Pranaams to everyone reading this post or watching its video (here). Before commencing my presentation on Kula Daiva – Family Deity, I would like to invoke Goddess Kamatchi and my Gurus Sri Satya Sai Baba and Om Swami to guide me through this.
Many of you would be aware of the importance of Kula Daiva worship. Still, to spread awareness, especially amongst the younger generations, I wish to speak on this topic. Worshipping the Kula Daiva is a common tradition in the South Indian states. Notably, in Tamil Nadu and Kerala. Those who believe in their Kula Daiva begin every auspicious event with the family deity’s worship.
Kula is a Sanskrit word that means family or community. In Lalita Sahasranamam, the Goddess is called Akula. That is, Devi is beyond any family, clan, or lineage! Those who attain the state of dispassion are also Akula. However, most of us in this world belong to some Kula or the other.
In our current context, Daiva means deity. In the Northern states and a few other parts of India, people use the word Devata instead of Daiva. Both words mean the same.
In general, there is a belief that worshipping our Kula Daiva is more beneficial than praying to other deities. A few scholars say that our thoughts and actions leave imprints in the universe. These Karmic imprints remain for centuries, and sometimes forever. Our Kula Daiva stores the positive Karmic imprints of our entire lineage! Hence, worshiping the Kula Daiva is immensely powerful. People believe that even the mainstream deities have to seek Kula Daiva’s permission before giving us any benefits.
Sadly, not only our ancestor’s positivity, even their negative Karmic imprints remain. If one person deviates from Dharmic ways, it can affect the entire family. In the Mahabharata, one Duryodhana was enough to destroy his whole family. Due to this, we must try to remain positive, particularly when visiting the Kula Daiva. My parents, Kalyanaram and Rajalakshmi, observed Vrata, religious austerities before every visit to our Kula Daiva temple.
In Tamil Nadu, astrologers consider that Saturn (Shani) prepares each individual’s Karmic balance sheet. He then hands it over to his assistants Rahu and Ketu. Based on our Karma, these two shadow planets give us good or bad results. Rahu provides us with increased effects, while Ketu gives us reduced results. According to astrology, Rahu and Kethu rule over our Kula Daiva. Hence, worshipping the Kula Daiva can control the impact of Rahu and Ketu.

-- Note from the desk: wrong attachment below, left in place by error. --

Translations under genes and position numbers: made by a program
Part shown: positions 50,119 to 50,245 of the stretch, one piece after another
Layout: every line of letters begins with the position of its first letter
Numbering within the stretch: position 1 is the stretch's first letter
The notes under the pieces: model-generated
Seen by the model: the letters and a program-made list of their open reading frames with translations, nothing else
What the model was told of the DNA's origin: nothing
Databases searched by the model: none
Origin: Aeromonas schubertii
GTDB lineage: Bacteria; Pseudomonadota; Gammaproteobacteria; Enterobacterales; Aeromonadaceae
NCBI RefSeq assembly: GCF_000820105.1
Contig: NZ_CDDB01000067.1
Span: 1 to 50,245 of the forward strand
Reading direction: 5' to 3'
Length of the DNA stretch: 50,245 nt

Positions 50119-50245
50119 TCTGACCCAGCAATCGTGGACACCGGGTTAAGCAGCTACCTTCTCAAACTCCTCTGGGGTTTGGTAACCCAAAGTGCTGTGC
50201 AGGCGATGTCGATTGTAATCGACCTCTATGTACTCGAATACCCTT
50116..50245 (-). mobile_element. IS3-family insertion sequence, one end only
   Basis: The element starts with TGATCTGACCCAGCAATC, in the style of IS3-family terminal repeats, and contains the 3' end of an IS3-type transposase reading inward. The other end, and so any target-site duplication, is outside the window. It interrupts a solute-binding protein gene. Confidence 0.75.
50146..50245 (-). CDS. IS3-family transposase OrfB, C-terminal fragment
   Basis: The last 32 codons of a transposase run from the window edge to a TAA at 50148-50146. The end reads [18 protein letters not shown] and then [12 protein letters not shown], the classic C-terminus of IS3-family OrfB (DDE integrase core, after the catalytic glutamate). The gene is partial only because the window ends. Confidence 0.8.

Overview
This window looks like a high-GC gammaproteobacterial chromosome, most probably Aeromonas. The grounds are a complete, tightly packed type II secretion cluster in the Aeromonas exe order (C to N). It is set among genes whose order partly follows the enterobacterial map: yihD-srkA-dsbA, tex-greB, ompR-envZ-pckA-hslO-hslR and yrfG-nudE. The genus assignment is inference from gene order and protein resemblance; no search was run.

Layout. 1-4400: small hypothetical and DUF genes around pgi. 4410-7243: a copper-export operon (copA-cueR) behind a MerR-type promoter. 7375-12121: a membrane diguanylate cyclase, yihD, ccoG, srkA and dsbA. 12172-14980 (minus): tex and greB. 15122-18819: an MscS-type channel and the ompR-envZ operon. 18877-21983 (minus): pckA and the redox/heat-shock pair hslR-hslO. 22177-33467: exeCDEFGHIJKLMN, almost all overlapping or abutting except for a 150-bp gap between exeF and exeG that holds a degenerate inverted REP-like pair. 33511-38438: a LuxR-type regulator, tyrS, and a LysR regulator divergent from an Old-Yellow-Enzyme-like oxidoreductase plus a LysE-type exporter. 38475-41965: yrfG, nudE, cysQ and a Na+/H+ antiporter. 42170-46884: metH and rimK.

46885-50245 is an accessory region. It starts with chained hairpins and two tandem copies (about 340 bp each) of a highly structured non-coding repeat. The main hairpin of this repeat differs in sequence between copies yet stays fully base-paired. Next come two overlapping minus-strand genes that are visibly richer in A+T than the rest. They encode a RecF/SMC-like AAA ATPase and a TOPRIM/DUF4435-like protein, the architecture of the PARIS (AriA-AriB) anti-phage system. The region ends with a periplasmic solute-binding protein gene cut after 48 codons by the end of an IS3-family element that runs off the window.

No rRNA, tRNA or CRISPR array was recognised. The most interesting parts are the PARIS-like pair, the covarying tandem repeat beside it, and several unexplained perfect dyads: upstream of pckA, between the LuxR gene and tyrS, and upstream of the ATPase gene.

Caring for our elderly parents and performing Shraad or Tithi after their death can help us build good Karma. Praying to our Kula Daiva gives the benefit of respecting our forefathers. In addition to being kind and compassionate, these deeds enable us to gather good Karma. When we attain Moksha, we go beyond all Karma. Until then, we must accumulate good Karma! If we don’t attain Moksha, our good Karma will help us through this life and provide a better future birth.
Some astrologers believe that not praying to the Kula Daiva can make us suffer from nerve-related issues, external injuries, severe body pains, etc. This is so because, Rahu controls our nervous system, and Kethu affects the joints and flesh. To reduce our Karmic effects, it is suggested to keep the Shani planet happy. It is believed that helping people with leprosy, or any other downtrodden, by offering them water or buttermilk, will reduce the effect of Shani. Also, regularly performing Amavasya Tharpana can keep the forefathers happy.
While it is difficult to prove these things, most Hindu rituals are based on faith. Hence, there’s no harm in worshipping a deity respected by our entire clan. Praying to the Kula Daiva is like seeking the blessings of our whole family. Hence, it is advisable to worship our Kula Daiva on a regular basis.
Please listen to the audio version of this post here.
Om Kamakshi Namaha!